• TaliaGrace

A Professor's Notes

Updated: Aug 3, 2019

Shortly before my emotional and physical downward spiral caused by my endometriosis, I talked to two professors (one biology professor, one religion professor) and an ADHD/ASD Coach who spent his PhD researching students who were going through a period of transition (e.g. Bachelor's to Masters, high school to post secondary).


There were a few common themes that I noticed through my conversations with each of them.


1. Self care is the first thing to slip.

This is critical, and I have noticed it in myself as well. It's very easy to just fall into a habit of wake up, eat, study, sleep, repeat. It wasn't until after my fourth year I took a break from school and remembered how much more enjoyable and manageable life is when you take just a few minutes to eat a decent breakfast, put on some mascara and wear something other than sweatpants.


There's no need to spend life looking like you're about to be on the cover of a magazine, but creating just two or three self care habits can make a huge difference in your self esteem and will help you feel more prepared to deal with anything the world can throw at you.


So, eat some vegetables, keep some lotion with you, and stretch a couple minutes a day even if you can't get to the gym.



2. There is a lack of work/life balance.

I'm sure almost every student today will relate to this. There are very few people that are able to go through school and just focus on school. Whether it be working an overwhelming number of hours because of financial stress, personal/family stress, health stress, domestic problems etc; there is too much going on in most students' lives for them to reach their full potential during their post secondary education.


Now some will argue that "this is life, learn to deal with these stresses now" ... and there is some truth to that (life isn't fair and there will always be something to deal with). That being said, school is supposed to be approached like a full time job, and there are many students that work full time or nearly full time while also carrying a full course load, and it is often these students that have the most pressing issues elsewhere in their life, and it's because of those issues that they're in the position they're in; just trying to get an education so they can improve their life.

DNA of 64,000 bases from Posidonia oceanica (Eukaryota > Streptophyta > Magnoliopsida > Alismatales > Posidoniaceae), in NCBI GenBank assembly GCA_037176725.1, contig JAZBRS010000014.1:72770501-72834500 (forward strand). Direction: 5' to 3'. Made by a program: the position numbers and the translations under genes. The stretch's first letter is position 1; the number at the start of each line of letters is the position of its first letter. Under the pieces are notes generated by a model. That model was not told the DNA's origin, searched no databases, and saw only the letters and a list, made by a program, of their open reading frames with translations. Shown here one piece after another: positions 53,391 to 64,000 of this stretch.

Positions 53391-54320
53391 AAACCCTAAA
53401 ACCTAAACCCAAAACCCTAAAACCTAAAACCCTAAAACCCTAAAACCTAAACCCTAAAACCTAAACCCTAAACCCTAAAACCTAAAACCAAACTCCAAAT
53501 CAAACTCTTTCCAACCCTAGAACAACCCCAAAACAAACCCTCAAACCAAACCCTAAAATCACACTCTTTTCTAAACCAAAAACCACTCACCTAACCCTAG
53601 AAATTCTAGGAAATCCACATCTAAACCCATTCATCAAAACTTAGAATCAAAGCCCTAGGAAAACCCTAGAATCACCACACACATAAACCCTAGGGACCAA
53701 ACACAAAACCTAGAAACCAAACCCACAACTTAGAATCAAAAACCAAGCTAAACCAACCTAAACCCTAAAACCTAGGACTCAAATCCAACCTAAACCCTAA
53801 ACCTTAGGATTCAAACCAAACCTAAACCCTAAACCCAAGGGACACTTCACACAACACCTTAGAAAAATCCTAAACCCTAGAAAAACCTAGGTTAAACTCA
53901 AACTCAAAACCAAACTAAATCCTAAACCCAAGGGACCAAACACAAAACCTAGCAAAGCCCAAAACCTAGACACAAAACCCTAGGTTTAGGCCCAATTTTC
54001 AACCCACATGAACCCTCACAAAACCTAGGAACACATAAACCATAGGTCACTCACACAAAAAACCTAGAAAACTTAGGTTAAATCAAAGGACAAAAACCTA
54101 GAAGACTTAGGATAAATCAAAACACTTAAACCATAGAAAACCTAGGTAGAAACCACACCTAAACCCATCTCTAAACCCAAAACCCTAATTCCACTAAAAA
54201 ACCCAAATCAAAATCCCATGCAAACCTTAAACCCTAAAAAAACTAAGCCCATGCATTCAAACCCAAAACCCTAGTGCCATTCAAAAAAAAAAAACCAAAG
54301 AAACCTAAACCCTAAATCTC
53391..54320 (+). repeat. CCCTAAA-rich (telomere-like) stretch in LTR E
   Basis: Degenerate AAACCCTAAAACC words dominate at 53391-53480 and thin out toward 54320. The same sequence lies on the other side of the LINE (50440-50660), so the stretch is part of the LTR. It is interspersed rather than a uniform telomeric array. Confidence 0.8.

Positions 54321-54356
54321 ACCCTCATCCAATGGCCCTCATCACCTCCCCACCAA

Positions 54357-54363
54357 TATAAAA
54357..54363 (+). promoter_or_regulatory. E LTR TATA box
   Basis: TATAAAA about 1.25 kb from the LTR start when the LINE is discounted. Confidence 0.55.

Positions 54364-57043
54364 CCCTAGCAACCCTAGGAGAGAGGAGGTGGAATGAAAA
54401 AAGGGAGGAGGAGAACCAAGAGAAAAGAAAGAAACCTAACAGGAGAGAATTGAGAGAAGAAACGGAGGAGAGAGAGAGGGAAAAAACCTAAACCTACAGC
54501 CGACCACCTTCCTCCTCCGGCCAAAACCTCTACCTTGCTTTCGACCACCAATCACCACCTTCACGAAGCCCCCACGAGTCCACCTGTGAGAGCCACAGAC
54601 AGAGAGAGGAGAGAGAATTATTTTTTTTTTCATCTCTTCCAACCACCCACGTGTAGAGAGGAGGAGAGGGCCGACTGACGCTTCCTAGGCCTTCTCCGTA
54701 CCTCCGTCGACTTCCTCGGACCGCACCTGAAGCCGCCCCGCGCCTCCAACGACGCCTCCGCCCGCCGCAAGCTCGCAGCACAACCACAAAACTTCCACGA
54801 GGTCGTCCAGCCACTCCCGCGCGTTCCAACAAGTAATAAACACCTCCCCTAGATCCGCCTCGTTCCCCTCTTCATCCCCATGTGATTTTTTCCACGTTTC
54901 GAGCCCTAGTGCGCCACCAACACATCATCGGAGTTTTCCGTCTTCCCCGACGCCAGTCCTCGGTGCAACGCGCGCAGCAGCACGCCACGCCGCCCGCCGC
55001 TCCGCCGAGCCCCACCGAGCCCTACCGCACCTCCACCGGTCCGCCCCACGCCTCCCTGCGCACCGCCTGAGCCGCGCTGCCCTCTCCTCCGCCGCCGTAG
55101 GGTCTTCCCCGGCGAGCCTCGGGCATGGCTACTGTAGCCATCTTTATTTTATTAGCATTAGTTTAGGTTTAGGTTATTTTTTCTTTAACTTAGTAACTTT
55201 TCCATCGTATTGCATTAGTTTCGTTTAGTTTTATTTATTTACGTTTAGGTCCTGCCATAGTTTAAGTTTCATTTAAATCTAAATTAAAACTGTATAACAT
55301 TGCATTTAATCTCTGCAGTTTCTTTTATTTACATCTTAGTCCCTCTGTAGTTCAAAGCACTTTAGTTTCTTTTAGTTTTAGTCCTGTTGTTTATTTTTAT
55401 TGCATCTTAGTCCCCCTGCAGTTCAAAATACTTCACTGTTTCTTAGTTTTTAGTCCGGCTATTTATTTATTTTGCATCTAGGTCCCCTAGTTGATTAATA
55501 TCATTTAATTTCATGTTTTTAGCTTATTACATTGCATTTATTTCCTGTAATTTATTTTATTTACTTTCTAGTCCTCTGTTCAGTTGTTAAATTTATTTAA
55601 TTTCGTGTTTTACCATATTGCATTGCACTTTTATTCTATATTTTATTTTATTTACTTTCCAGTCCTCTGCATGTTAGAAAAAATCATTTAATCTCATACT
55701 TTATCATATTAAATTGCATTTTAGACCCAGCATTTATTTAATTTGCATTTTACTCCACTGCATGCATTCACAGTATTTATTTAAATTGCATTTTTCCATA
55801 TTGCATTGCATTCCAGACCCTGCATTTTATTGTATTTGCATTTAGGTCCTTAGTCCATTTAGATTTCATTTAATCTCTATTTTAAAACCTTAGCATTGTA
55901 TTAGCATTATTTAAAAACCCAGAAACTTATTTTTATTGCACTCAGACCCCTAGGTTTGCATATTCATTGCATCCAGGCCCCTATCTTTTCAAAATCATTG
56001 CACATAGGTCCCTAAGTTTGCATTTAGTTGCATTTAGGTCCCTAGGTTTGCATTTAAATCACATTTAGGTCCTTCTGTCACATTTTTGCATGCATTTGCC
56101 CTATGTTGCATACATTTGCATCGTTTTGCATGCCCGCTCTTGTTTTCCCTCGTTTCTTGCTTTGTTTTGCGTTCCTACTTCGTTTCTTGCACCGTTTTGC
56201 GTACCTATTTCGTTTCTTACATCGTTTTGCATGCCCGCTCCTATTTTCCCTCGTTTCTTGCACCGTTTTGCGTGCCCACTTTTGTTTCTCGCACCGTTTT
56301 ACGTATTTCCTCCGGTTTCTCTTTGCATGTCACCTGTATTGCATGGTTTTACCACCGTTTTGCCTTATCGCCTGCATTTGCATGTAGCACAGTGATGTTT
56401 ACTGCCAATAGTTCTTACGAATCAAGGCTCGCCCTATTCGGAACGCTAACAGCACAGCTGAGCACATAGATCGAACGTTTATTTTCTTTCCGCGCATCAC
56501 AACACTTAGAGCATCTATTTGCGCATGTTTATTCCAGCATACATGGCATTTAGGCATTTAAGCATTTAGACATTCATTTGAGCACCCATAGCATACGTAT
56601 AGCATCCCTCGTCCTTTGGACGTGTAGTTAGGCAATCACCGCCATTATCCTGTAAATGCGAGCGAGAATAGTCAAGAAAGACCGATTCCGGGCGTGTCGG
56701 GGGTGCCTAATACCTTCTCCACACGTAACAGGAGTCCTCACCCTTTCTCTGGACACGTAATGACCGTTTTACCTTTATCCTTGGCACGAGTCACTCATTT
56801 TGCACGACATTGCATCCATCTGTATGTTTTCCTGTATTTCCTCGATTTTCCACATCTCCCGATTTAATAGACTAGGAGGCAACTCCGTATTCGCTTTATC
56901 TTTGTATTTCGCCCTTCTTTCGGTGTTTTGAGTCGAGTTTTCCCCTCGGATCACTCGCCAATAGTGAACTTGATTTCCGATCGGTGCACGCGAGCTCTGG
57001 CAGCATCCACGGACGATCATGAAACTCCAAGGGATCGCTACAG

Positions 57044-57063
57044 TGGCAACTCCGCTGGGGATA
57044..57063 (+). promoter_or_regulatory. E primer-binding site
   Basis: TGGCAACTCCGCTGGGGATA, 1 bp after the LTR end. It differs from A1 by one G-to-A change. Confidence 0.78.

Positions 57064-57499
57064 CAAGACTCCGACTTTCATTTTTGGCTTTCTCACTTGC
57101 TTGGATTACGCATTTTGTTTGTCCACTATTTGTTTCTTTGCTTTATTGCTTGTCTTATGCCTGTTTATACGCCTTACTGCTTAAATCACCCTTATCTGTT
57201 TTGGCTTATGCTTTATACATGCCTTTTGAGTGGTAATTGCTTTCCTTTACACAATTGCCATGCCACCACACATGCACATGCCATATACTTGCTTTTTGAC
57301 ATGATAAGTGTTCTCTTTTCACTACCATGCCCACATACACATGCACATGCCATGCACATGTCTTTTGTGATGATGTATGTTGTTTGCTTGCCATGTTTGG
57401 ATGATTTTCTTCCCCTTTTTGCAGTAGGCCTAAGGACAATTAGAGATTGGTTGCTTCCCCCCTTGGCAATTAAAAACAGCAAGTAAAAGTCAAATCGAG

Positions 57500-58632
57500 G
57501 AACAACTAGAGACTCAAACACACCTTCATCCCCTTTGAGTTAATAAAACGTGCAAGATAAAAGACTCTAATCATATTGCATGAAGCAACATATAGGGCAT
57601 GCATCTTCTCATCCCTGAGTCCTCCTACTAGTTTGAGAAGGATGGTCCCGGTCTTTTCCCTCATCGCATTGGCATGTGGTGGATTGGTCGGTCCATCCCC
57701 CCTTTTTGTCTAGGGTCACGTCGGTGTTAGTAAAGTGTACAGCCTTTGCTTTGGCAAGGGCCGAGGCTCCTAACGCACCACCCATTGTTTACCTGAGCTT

Hopefully that wasn't too convoluted but in any case my points are: students are rarely just students anymore and post secondary institutions are not designed to allow for students to have much going on outside of their education. I speak from experience; even after going to my registrar to try to address the problems I encountered through the years as a result of my physical and/or mental health, the options tend to be limited.


Further, there are far TOO MANY HOOPS to jump through to get accommodated for the items that were missed or need to be deferred. Jumping through all these obstacles often costs money, it usually takes months to get an answer, and there's no guarantee that your problem will be solved regardless of the fact that a Verification of Illness was required to make a request to accommodate your situation anyway. In short, if you're too ill to get your work done or there's just too much going on in your life for you to be able to focus, try to drop your courses while you can still get a refund. If that isn't possible, try to drop them so they at least won't show up on your transcript (I just had to do that and it's financially devastating, but it's better than a failed class on my transcript).


3. The focus is just on getting the job/degree, no focus on personal growth.

After speaking to my 3 valuable contacts, it became clear that the stress and lack of balance in students' lives is a new trend. One of the professor's was at the University of Rochester in the early 2000s and said that his classmates did not have nearly as much to balance as students now which I found surprising, as really this was only 10-15 years ago.


As a result of the lack of balance and increased stress, there is often a sense of urgency to complete a degree just to get that sheet of paper. As a result, students just become robots trained to regurgitate information, instead of think critically, solve problems, or deal with real life situations.


In short, universities seem to be filled with distraught caffeine addicted robots and this trend appears to be fairly new. Based on my experiences and conversations, this is largely induced by significant pressures to get a degree and get it quickly, combined with a constant voice repeating "school comes first" when in fact, there are many situations in which school can't come first.


My advice to anyone that's feeling super overwhelmed, do what YOU need to do. If you absolutely cannot get through your classes without risking your health, and you can't cut off anything else than take a semester off to re-group. Will people judge? maybe, but most probably won't and there's no point in risking your health for a class that you can retake next semester.


School will always be there, your health may not be if you don't take care of it.

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